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Saturday, October 27, 2018

Photo Essay: The Special Effects House That Makes the Stuff of Your Nightmares Come to Life

The special effects and makeup company Alterian may have launched in 1984 with The Return of the Living Dead...



...but there's one project that just keeps on giving.



Chucky.



Alterian has managed to make the doll posessed by a serial killer even more menacing for such sequels as Curse of Chucky and Seed of Chucky—which are incredibly still shot with puppets and not CGI.



At its production house in Irwindale, the company offers a glimpse into some of the more cute and cuddly animatronic projects it's had a hand in, from everybody's favorite Wookiee...



...to the nation's best firefighting bear.



But there's no doubt that their hearts belong to horror...



...and with selections from their filmography (like the mask from Happy Death Day)...



...and their offices look like a Halloween Hall of Fame.



But that particular set of skills has been applies to plenty of innocuous prosthetics projects, too...


Lobster alien from Bedtime Stories

...from John Travolta's drag stint in Hairspray and Johnny Knoxville's transformation into Bad Grandpa...


Bonsai

...to the Geico cavemen and Gwyneth Paltrow's fat suit in Shallow Hal.


Bobo from Born to Be Wild

Although many of the puppets can be operated by hand, they may also be custom mechanized for remote operation.


Willy Beast from Warriors of Virtue

Even the most fantastical creatures are incredibly lifelike...



...and are operated to be anything but robotic (unless, of course, we're talking about Daft Punk).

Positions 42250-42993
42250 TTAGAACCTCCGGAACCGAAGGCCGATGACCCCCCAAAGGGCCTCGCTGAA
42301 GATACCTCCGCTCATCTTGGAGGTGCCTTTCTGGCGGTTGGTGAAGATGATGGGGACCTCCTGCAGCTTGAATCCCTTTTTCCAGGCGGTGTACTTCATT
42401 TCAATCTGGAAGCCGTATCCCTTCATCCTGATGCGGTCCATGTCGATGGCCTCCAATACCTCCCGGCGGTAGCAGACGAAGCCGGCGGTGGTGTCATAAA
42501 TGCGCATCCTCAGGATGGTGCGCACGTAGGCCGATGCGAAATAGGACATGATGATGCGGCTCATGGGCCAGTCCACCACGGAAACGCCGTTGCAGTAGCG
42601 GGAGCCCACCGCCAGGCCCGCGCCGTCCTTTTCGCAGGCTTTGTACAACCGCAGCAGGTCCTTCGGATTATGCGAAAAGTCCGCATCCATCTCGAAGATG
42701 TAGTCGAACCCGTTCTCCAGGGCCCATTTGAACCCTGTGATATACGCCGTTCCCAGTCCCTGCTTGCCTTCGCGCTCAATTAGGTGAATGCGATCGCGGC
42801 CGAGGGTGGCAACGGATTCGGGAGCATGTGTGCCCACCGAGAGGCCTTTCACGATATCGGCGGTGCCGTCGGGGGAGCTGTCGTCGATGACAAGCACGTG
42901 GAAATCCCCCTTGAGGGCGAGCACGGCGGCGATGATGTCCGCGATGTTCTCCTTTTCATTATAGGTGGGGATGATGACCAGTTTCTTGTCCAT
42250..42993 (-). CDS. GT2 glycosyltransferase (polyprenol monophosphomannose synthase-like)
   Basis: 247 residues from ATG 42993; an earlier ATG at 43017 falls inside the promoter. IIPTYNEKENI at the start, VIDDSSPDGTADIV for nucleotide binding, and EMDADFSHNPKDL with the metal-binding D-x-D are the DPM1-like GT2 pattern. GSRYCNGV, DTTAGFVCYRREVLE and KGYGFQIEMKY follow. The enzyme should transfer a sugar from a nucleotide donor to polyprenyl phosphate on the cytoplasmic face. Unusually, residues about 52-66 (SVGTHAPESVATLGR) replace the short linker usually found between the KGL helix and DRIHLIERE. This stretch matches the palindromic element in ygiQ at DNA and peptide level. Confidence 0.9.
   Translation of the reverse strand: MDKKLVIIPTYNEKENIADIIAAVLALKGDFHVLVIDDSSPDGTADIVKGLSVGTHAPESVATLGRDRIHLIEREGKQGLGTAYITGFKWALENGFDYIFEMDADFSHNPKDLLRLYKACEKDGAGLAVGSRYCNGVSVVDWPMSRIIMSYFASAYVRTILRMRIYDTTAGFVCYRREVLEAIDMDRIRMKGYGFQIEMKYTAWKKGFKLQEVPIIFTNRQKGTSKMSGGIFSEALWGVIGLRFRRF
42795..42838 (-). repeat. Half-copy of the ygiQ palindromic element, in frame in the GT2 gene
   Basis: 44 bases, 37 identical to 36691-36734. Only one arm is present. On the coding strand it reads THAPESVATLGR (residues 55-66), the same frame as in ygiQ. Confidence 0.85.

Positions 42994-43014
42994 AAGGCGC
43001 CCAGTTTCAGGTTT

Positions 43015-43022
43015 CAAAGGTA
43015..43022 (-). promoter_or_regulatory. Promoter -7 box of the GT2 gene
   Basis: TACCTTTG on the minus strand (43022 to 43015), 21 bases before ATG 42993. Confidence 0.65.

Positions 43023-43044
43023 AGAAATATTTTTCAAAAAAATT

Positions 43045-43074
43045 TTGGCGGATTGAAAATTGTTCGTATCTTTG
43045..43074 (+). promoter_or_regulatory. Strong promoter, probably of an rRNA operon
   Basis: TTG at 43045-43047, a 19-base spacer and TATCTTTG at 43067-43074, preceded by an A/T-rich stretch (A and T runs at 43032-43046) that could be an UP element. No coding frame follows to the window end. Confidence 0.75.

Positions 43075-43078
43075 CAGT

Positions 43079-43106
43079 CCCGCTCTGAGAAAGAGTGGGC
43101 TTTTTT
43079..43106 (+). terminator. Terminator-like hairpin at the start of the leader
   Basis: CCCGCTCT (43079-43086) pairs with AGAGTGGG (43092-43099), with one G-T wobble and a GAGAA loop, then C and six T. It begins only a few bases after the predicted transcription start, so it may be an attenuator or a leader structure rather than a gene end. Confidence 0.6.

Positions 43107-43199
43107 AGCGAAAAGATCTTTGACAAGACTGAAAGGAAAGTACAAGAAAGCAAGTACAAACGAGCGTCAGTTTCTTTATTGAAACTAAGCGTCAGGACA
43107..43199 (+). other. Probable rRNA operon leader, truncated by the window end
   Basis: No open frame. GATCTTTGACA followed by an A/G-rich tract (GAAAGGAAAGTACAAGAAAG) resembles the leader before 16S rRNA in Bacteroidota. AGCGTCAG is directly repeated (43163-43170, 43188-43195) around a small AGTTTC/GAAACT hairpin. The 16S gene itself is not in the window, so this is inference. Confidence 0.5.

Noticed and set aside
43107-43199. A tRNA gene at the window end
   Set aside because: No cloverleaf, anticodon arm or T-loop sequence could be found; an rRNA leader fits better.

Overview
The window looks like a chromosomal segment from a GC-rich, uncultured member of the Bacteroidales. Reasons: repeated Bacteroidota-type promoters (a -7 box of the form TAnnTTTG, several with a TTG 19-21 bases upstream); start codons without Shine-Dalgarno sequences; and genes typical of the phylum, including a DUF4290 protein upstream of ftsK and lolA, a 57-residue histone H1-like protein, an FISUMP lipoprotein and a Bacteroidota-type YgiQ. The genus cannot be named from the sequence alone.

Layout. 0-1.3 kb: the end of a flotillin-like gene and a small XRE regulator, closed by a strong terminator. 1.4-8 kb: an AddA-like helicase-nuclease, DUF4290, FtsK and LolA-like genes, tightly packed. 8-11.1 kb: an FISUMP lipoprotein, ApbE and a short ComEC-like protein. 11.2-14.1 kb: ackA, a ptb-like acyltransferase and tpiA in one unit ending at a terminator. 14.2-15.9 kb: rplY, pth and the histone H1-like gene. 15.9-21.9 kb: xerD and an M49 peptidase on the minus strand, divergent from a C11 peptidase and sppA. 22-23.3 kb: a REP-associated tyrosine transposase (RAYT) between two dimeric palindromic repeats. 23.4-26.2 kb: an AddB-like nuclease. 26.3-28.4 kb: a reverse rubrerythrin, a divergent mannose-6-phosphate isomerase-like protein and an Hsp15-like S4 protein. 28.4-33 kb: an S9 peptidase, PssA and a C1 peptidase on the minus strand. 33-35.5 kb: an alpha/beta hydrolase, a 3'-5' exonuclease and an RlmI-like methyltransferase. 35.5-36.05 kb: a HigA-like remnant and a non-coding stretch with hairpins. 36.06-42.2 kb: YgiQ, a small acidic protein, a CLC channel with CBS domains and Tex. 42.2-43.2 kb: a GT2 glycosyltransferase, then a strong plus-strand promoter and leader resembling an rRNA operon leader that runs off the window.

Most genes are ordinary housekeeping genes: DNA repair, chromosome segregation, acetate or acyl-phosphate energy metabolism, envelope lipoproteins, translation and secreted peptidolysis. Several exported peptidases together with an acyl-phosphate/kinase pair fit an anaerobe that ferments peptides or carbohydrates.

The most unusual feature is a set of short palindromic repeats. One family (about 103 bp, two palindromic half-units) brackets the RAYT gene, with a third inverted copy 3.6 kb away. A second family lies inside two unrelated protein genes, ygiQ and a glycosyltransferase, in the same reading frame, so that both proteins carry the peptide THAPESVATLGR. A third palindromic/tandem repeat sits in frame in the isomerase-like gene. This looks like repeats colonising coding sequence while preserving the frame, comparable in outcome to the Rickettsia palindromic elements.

It's unnerving to walk through offices and a studio that has so many disembodied heads, whether Michael Jackson's or Charles Manson's.



Though perhaps nothing is more disturbing than a disembodied head of a ventriloquist dummy...



...except, maybe, two of them.



There are plenty of characters in distress...


stunt double from Adaptation

...screaming for help...



...and wincing in bewilderment.



There are also plenty of fake cadavers with gored-out eyes and knives sticking out of their chests, but I can't show those to you without a "graphic content" warning. (Yes, they look that realistic.)



Characters in progress are also being sculpted, every wrinkle carved by hand and every fake hair threaded into the fake scalps.



There are body parts galore, whether you need a pair of ears, a set of mismatched limbs, or an entire shelf of heads.



Are they waiting to come to life on screen when the right project comes calling? Or is this a graveyard of discarded faces that will never be used again?

Do they come to life at night, when the lights go out? Do they dream?

Can anyone hear them scream?

Related Posts:
Photo Essay: Curiosity Crawl at Dapper Cadaver
Photo Essay: Making Magic Monsters That Move at a Robot Factory